Pearson sent Monheit video clips of his solo and at first the composer attempted writing for specific movement phrases. Pearson encouraged him to shift his process. “I want you to be inspired by what you see and then compose the music. I will then respond to how you responded.”

Pearson explained how “It became this wonderful back and forth between the two of us, and he’s taken my performance of the piece to places that I never would have anticipated, but that was so on mark for what I was doing. I think that’s the nature of how the collaboration developed,” Pearson continued. “and there were places that I knew that I could not ignore a specific sound; or, I had to really ignore it.”

Pearson is a very musical dancer and I enjoyed watching him work with and against the composer’s phrasing and quality shifts. He does not simply visualize Monheit’s music, but skillfully moves in and around it; always staying true to his artistic vision.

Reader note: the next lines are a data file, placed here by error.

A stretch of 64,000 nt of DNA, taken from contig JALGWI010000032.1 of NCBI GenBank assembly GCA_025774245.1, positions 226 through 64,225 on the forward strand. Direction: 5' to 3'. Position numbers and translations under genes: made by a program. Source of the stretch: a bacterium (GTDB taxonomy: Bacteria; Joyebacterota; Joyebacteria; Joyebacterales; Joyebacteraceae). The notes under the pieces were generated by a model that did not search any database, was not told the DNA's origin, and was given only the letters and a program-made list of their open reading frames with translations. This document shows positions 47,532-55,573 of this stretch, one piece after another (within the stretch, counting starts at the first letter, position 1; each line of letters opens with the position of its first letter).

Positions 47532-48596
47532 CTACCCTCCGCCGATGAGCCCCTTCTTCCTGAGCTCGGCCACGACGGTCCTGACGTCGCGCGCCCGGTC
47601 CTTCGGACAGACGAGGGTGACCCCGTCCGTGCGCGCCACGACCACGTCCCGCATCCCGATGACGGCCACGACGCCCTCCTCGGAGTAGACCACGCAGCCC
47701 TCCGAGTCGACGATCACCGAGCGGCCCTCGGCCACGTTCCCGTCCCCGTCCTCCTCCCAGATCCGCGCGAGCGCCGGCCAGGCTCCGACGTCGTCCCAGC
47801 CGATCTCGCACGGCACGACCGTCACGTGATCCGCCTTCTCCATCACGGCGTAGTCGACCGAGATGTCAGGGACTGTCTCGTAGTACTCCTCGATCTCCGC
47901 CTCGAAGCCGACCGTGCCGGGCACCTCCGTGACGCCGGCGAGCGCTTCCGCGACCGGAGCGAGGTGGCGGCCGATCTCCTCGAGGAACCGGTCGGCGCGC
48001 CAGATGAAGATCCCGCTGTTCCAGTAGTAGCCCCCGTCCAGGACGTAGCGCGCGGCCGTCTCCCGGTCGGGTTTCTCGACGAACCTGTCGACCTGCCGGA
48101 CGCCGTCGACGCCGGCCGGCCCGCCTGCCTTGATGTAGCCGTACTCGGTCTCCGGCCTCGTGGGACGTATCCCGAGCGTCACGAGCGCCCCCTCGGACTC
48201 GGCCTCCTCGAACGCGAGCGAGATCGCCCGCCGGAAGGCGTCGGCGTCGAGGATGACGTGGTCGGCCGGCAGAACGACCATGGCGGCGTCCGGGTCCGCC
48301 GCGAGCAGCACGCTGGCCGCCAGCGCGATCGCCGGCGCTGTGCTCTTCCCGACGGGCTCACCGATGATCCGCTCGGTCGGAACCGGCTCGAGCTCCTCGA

Pearson’s movement exploration for this solo was very specific. While dealing with the feeling of not having enough time and money, he relied on his resilience and resourcefulness as an artist to work in the confines of his kitchen for six months. I remember seeing brief video clips of this on his Facebook page.

Andrew Pearson – Photo courtesy of the artist.

Pearson enjoys the collaborative options offered at Highways. In the past, he curated one of their festivals, performed his work on New Shoes and danced there in works by other choreographers. He finds it a great space for artists to present their work, and a safe, friendly atmosphere in which to try out new ideas. As a gay man, he is also aware of the huge support that Highways has provided to LGBTQ artists for more than 20 years.

I asked Pearson why he chose this time to present an evening of his own work.

“I am turning 30 and I’ve been asking myself ‘am I doing this ‘thing’ right?’” After a thoughtful pause, he continued. “I started working on the piece when I got back from a trip to Europe. I took classes and saw a lot of work, and I was so preoccupied before on making work correctly; making work in the way that you’re supposed to. I was so focused on trying to get commissions without really having a voice or a body of work to show for myself.”